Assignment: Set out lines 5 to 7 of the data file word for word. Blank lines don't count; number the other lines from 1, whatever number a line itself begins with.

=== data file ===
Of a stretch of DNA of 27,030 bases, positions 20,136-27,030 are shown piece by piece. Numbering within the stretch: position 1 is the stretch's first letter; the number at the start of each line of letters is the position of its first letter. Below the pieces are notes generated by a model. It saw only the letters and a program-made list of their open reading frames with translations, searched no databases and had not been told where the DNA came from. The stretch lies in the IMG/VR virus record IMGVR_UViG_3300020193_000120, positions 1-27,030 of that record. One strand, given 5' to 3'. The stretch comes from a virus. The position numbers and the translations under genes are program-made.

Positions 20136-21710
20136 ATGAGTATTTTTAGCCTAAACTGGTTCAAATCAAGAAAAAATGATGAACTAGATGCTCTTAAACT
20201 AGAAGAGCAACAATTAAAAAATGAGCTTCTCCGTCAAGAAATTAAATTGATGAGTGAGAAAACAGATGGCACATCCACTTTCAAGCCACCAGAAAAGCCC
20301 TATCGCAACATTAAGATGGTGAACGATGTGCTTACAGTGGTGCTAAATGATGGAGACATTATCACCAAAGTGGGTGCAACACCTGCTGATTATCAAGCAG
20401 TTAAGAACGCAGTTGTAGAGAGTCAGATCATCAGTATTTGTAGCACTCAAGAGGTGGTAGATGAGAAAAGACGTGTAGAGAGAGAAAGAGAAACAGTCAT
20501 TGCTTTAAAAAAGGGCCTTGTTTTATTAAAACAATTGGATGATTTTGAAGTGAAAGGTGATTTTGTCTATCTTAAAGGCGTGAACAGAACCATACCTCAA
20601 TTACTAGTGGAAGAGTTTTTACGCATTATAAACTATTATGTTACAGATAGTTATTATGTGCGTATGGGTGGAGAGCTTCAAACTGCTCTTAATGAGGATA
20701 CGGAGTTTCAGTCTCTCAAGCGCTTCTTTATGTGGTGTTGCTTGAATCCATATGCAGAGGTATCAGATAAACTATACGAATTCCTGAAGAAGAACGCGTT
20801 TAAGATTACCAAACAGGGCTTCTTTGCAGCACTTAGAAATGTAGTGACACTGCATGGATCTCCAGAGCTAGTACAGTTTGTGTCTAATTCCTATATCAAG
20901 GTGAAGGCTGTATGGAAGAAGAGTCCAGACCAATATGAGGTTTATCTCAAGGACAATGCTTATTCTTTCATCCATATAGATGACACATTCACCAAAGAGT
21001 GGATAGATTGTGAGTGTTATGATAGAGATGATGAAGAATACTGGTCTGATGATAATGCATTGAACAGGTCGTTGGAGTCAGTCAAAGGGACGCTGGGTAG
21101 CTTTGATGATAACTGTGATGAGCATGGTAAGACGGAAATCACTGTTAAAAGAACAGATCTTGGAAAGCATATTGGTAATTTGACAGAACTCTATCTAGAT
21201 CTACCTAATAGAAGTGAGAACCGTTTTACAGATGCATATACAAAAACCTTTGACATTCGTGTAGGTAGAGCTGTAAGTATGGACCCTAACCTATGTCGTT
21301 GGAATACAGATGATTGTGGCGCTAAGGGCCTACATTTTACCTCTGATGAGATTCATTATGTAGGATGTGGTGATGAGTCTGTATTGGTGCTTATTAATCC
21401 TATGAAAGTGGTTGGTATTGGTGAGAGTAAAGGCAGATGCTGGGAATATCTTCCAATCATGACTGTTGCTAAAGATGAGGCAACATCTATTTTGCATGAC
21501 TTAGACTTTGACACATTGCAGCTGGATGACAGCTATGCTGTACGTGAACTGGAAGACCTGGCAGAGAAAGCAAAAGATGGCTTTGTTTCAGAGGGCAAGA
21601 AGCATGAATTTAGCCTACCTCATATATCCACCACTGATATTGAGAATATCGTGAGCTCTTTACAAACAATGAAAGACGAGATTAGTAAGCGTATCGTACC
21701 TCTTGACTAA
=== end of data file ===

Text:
20301 TATCGCAACATTAAGATGGTGAACGATGTGCTTACAGTGGTGCTAAATGATGGAGACATTATCACCAAAGTGGGTGCAACACCTGCTGATTATCAAGCAG
20401 TTAAGAACGCAGTTGTAGAGAGTCAGATCATCAGTATTTGTAGCACTCAAGAGGTGGTAGATGAGAAAAGACGTGTAGAGAGAGAAAGAGAAACAGTCAT
20501 TGCTTTAAAAAAGGGCCTTGTTTTATTAAAACAATTGGATGATTTTGAAGTGAAAGGTGATTTTGTCTATCTTAAAGGCGTGAACAGAACCATACCTCAA